Before I start, a reminder that I'll be putting up the Boneyard tomorrow evening, so get any posts for it in quick. Don't forget that Saturday comes earlier for us antipodeans than it does for you European and North American sorts!
Hosagoudar, V. B. 2003. Armatellaceae, a new family segregated from the Meliolaceae. Sydowia 55: 162-167.
It seems that this is Fungal Week here at Catalogue of Organisms - I've barely mentioned them in the past, and suddenly two posts on fungi in rapid succession. Not that I'm complaining - fungi are one of my favourite groups of organisms, and few things are more exciting than coming across some bizarre-looking fungus growing from a rotting log in some damp patch of forest. But as with Wednesday's post, today's subjects come from the less obvious but far more numerous sector of fungal diversity.
Black or dark mildews are parasitic fungi found on plants, particularly the leaves. There are a number of largely unrelated families of ascomycetous fungi that cause black mildew (the picture above from here shows a leaf infected by Apiosporum salicinum - I haven't been able to establish if Apiosporium is closely related to the specific family I'm dealing with today, but the general appearance is probably similar). Though parasitic on a number of food species, none of the black mildews is significant enough to have attracted a huge amount of research attention (reading between the lines, I suspect that they are also somewhat overlooked because they are more significant in the tropics than in temperate developed countries). According to Hosagoudar (2003), their growth on leaves raises the temperature in the affected area, increasing respiration and transpiration rates and reducing photosynthetic efficiency and therefore growth.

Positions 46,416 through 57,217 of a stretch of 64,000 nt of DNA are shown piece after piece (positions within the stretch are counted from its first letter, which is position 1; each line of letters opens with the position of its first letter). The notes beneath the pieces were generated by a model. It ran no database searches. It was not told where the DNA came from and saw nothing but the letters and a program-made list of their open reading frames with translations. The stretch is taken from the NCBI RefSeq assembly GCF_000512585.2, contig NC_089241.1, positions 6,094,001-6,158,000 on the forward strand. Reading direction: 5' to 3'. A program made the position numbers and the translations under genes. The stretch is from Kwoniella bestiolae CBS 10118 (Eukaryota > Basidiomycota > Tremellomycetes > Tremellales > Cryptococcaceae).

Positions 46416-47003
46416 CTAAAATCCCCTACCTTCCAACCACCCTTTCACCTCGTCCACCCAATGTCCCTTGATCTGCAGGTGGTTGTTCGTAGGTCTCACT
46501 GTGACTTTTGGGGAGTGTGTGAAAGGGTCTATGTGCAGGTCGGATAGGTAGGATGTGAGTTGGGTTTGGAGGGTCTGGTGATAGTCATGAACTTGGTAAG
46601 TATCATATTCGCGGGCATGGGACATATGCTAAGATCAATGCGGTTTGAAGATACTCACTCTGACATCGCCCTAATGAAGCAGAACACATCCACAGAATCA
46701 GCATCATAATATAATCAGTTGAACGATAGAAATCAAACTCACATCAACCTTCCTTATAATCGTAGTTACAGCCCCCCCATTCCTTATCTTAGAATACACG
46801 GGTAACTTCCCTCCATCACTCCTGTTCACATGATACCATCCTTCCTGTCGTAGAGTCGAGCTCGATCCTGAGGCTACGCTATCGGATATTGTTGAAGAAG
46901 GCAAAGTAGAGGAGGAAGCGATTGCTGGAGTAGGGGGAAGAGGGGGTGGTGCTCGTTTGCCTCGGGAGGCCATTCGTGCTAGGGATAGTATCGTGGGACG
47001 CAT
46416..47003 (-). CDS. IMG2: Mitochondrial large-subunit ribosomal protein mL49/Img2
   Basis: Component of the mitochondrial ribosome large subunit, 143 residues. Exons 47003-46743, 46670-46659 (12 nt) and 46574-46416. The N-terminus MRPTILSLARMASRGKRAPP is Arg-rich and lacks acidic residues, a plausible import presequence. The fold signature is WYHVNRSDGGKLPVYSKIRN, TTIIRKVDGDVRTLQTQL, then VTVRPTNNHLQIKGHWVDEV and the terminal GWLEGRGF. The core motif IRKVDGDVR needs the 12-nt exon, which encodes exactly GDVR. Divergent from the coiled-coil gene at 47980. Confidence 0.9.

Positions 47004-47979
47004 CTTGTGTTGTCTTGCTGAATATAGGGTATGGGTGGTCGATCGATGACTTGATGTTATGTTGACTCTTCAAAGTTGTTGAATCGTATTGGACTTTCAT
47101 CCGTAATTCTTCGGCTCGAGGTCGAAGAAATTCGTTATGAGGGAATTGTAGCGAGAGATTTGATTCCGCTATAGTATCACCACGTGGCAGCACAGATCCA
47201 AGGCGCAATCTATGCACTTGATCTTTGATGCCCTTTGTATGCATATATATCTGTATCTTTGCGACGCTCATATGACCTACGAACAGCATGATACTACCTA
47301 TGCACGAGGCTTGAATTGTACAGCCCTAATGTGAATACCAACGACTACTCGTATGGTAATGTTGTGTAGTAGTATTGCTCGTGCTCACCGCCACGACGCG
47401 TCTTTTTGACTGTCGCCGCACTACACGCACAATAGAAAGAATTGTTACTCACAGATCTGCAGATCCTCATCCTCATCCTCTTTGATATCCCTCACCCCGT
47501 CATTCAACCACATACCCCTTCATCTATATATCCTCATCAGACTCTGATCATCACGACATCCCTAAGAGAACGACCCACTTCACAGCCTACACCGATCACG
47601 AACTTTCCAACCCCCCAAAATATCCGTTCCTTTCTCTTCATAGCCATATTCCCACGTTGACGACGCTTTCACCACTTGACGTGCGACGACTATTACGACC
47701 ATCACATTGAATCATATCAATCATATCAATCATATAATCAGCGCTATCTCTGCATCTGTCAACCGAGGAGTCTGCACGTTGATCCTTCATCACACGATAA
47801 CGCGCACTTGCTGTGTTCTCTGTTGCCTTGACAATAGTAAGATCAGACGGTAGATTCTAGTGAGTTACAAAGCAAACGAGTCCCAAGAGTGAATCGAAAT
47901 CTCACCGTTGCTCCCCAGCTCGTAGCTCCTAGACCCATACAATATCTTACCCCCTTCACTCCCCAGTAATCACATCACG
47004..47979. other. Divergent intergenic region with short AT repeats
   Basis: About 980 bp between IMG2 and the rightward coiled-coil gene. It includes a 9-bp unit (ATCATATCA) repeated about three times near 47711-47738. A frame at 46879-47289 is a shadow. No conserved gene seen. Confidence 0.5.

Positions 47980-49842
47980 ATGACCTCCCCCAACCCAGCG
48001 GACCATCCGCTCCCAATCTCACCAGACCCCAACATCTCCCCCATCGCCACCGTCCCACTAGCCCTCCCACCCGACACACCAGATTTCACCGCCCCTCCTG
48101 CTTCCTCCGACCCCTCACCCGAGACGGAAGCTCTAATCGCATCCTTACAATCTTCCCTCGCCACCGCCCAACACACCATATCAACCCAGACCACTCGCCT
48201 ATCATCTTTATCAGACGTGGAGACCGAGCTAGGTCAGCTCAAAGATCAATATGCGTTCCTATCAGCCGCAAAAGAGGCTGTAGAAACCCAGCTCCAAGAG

The greater part of Hosagoudar (2003) is taken up by a whirlwind tour of the taxonomic history of the Meliolaceae, one of the families of black mildews. At the time of Hosagoudar's writing, Meliolaceae was the only family in the order Meliolales, distinguished by the unique combination of features of an ectophytic (living on the surface of leaves) mycelium with lateral appresoria (swollen points on the hyphae that press against the leaf and give rive to hyphae piercing the leaf surface) and phialides (hyphal cells producing successive spherical asexual spores in chains). At the end of the paper, almost as an afterthought, Hosagoudar establishes the family Armatellaceae for a single genus, Armatella, previously included in Meliolaceae, that lacks phialides and also differs from Meliolaceae proper in having 1-septate ascospores as opposed to 3- to 4-septate ascospores.
I have rather a problem with this sort of setup. Armatella is separated from the other Meliolaceae solely on typological grounds, without any sort of detailed analysis to establish whether the remaining Meliolaceae are truly more closely related to each other than to Armatella. The most recent Outline of Ascomycota (Eriksson, 2006) accepts Armatellaceae in Meliolales, but the Notes on ascomycete systematics that first recorded Hosagoudar's publication (Eriksson, 2005) had a much more cautious reaction, noting that another genus, Diporotheca, had previously been isolated in its own family from Meliolaceae on the basis of lacking phialides. While Hosagoudar (2003) did mention Diporotheca in his taxonomic overview, no comparison of Armatella to Diporotheca was recorded. It is worth noting that in a later paper that Hosagoudar himself is an author on, Armatella has managed to quietly reinsert itself back into Meliolaceae (Biju et al., 2005)*.
*Two other possibilities must be acknowledged here, though: (A) Hosagoudar is not primary author on the latter paper, and it may be that the chosen classification represents the views of the primary author and not those of Hosagoudar, and (B) the time difference between 2003 and 2005 is small enough that Hosagoudar's contribution to the 2005 paper may have actually occurred before he wrote the 2003 paper, with a delay in the appearance of the 2005 paper at either the collation or publication stage.